How quickly we forget. How quickly things change.
At this time in 2011, USC was an afterthought. With Pete Carroll escaping to the NFL, with NCAA sanctions taking a toll on depth and with unproven Lane Kiffin as coach, the Trojans were written off.
They went 10-2. They beat Oregon at Autzen Stadium.
At this time in 2012, USC was the preseason #1. With Matt Barkley returning for his senior year, with the bowl ban lifted and with a suddenly proven Lane Kiffin as coach, the Trojans were penciled in to play for a national championship.
They went 7-6. They lost to Georgia Tech in Sun Bowl.
As we approach the 2013, USC is a punch line. Lane Kiffin, quickly demoted from savior to failure, is on the hot seat. The media – the same bunch of men and women that anointed USC as preseason favorites in 2012 – have piled on, some calling for Kiffin’s ouster after last year.
How quickly we forget. How quickly things change.
Of course, if you were to dig a little deeper, you would see that USC played close to their realistic expectations in 2012. It was the media’s outsized expectations that caused problems.
Despite the bowl ban being lifted, the lack of depth finally caught up with USC in 2012, especially on the offensive line, which relied on freshmen and inexperienced newcomers early and often. A poor offensive line – almost always ignored by the sports media at large – will always doom a supposed super season. Notre Dame in 2006 had the same type of hype, and in the end similar failure, because they couldn’t keep Brady Quinn upright.
Somewhere, Matt Barkley is nodding sadly.
On Oct. 27, 2012, USC was 6-1 and ranked #10 in the country. On that day, Barkley, Robert Woods and Marqise Lee lit up Arizona in Tucson. Alas, the defense played the role of sparring partner and allowed Rich Rodriguez’s revamped Arizona offense to run wild. USC lost. The national title dreams were spoiled. The Pac-12 title hopes fell off a cliff. The season ran off the rails.
In retrospect, USC never had a chance. Besides injuries and inexperience, they played one of – if not the – toughest schedule in the country. When the final AP Top 25 poll came out, USC had lost to #2 Oregon, #4 Notre Dame and #7 Stanford. Not that playing 3 top 7 teams should ever be an excuse at USC, but it must be taken into account.
USC is still USC. As part of my college football predictions post, I said that USC would win the Pac-12. I still firmly believe it.
For starters, the Trojans will still trot out Marqise Lee, who is – in my opinion – unquestionably the best wide receiver in college football as we start 2013*. Whenever you have the best player in the country at a position, you are starting the year with a leg up.
*Okay, okay, not exactly a bold statement.
Secondly, the offensive line – the young, inexperienced line of 2012 – returns 4 starters. By the end of the year, the offensive line had become less of a concern as talented players gained invaluable experience. If only Kiffin could match up this year’s line with last year’s quarterback.
The defense is undergoing a dramatic overhaul by moving to a 3-4 but should be much improved over last year’s team with 7 starters returning. True, in all honesty, they have to improve because it’s almost impossible to get worse. It’s worth noting that in a loss to Oregon, USC put up 51 points. In a loss to UCLA, they gave up 38. Against Arizona, they put up 36 and lost. With even a decent defense, USC wins 10 games last year.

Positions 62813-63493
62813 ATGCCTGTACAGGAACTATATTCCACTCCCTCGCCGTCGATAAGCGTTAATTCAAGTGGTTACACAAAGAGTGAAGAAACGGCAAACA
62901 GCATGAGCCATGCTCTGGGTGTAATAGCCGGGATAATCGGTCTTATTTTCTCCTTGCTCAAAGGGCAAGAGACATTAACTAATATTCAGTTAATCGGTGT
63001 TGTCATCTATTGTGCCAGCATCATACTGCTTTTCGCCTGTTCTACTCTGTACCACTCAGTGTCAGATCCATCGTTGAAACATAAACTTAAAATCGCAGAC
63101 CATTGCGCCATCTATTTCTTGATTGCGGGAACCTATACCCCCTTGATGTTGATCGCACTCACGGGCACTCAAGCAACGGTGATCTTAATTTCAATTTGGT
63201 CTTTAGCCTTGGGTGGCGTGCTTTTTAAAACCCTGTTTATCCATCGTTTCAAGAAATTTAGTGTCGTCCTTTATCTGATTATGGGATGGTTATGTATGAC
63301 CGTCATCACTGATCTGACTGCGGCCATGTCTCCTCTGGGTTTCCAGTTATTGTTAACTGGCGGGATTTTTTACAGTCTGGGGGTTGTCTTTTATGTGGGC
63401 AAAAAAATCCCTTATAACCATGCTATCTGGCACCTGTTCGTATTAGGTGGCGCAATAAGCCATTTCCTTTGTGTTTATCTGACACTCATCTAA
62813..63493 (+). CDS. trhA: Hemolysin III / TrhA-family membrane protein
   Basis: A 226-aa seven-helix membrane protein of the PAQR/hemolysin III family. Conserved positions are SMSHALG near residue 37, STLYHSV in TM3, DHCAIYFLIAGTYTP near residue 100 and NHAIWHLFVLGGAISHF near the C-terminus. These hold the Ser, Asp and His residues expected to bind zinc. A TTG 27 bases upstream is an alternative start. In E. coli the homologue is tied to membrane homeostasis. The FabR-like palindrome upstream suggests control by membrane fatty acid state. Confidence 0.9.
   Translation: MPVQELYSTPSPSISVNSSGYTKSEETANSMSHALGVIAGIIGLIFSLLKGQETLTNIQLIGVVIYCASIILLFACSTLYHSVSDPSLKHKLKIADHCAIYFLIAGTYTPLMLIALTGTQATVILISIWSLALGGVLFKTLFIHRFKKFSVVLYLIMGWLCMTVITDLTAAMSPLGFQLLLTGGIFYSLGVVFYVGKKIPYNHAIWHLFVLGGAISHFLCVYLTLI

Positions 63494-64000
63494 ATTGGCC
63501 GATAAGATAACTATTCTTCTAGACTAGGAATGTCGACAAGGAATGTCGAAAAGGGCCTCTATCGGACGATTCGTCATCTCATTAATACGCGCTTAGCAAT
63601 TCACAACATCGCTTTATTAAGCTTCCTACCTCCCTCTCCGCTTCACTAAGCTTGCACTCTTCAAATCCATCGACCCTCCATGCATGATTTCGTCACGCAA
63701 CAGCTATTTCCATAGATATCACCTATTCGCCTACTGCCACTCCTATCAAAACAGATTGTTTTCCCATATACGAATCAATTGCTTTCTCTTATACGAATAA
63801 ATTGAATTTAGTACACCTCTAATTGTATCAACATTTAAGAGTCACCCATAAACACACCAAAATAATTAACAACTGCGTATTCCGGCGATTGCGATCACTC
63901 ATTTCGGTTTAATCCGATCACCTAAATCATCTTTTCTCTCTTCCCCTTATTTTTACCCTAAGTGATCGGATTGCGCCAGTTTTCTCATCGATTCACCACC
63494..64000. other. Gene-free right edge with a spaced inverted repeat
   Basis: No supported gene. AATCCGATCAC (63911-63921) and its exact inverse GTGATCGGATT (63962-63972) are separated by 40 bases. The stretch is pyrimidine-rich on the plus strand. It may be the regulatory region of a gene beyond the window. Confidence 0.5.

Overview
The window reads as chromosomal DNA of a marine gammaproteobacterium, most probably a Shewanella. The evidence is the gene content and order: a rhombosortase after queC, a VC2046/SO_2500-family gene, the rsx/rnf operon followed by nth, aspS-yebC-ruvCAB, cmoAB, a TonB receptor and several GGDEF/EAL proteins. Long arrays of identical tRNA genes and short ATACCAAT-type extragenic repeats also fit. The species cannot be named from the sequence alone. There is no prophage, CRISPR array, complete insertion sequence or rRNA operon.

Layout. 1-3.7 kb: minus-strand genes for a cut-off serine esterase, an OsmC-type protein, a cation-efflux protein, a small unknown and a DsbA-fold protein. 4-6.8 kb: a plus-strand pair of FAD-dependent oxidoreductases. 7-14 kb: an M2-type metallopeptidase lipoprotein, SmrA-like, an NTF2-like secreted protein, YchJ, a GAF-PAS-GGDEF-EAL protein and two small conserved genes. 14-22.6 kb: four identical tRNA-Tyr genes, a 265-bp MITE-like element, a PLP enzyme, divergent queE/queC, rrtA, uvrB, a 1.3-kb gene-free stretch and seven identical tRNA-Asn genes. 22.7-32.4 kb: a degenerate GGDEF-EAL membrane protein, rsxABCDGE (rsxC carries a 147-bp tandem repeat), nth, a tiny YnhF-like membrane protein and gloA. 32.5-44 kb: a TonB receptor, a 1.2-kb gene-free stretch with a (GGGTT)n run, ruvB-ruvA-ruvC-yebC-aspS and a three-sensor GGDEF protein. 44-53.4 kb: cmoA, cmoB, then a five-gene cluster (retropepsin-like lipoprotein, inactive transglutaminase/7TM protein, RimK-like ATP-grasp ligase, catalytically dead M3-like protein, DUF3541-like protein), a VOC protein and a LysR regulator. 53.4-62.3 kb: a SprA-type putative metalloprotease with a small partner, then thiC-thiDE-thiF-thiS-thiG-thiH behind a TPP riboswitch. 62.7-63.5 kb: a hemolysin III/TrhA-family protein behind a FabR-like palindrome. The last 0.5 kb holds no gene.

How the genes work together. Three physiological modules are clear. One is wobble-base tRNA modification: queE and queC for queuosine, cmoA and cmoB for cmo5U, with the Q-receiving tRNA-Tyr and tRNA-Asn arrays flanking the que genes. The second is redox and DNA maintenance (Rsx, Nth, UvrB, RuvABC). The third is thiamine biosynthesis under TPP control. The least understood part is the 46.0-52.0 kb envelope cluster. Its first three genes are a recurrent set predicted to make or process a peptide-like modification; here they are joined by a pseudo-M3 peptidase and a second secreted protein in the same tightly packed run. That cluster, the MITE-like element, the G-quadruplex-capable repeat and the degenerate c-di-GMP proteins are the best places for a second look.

The schedule is also dramatically easier, both in and out of the conference. The Trojans should not break a sweat starting the season 4-0. Oregon cycles off the schedule. Stanford, UCLA and Arizona – road losses in 2012 – make the trip to the L.A. Coliseum.
They get 5 conference home games thanks to the 9-game Pac-12 schedule. The four conference road trips? Arizona State, Oregon State, California and Colorado. Not exactly a murderer’s row. The toughest road game is the trip to South Bend to face Notre Dame. While I think Notre Dame is going to be a top 10 team, the loss of its starting quarterback, best defensive player and the difficulty of returning to last year’s level mean the Irish could be an easy mark this year. Regardless, that game has no bearing on the Rose Bowl.
The schedule. The returning starters. The change in defensive philosophy. The stars are aligning for USC. With one obvious exception – the quarterback position.
The Trojans have not named a starting QB as I write this. It wasn’t pretty against Notre Dame and Georgia Tech when Barkley was out injured. The season could be submarined again by poor QB play. But Lane Kiffin has proven, during his first run at USC and his 2011 run with Barkley, that he can develop an offense and a quarterback. And the best wide receiver in the country will help.
Lane Kiffin has not forgotten how to coach. He has been brash and outspoken his entire career. When USC was rolling in 2011, the media lapped it up like my dog drinking her water. When USC hit the skids in 2012, the media enjoyed the fall a bit too much.
USC is too talented to be that bad two years in a row. When the media picked USC to finish third – in its division –in 2013, it just confirmed my belief. You disrespect Goliath and you usually end up paying for it.
USC has all the motivation in the world. They have a dream schedule for the first month – unless you think an ACC minnow like Boston College will cause them heartaches. Hint: they won’t.
USC will enter Sun Devil Stadium on September 28 at 4-0. They will be ranked, at least in the top 20 and maybe even higher depending on how impressive their early victories are. The season will be on the line.
If they beat Arizona State, as I believe they will, the sky’s the limit and I’ll look like a genius. If they don’t, I’ll look like an idiot and will join the chorus calling for Kiffin’s head on a platter.
But circle the date – the fate of the Pac-12 may be decided by October.
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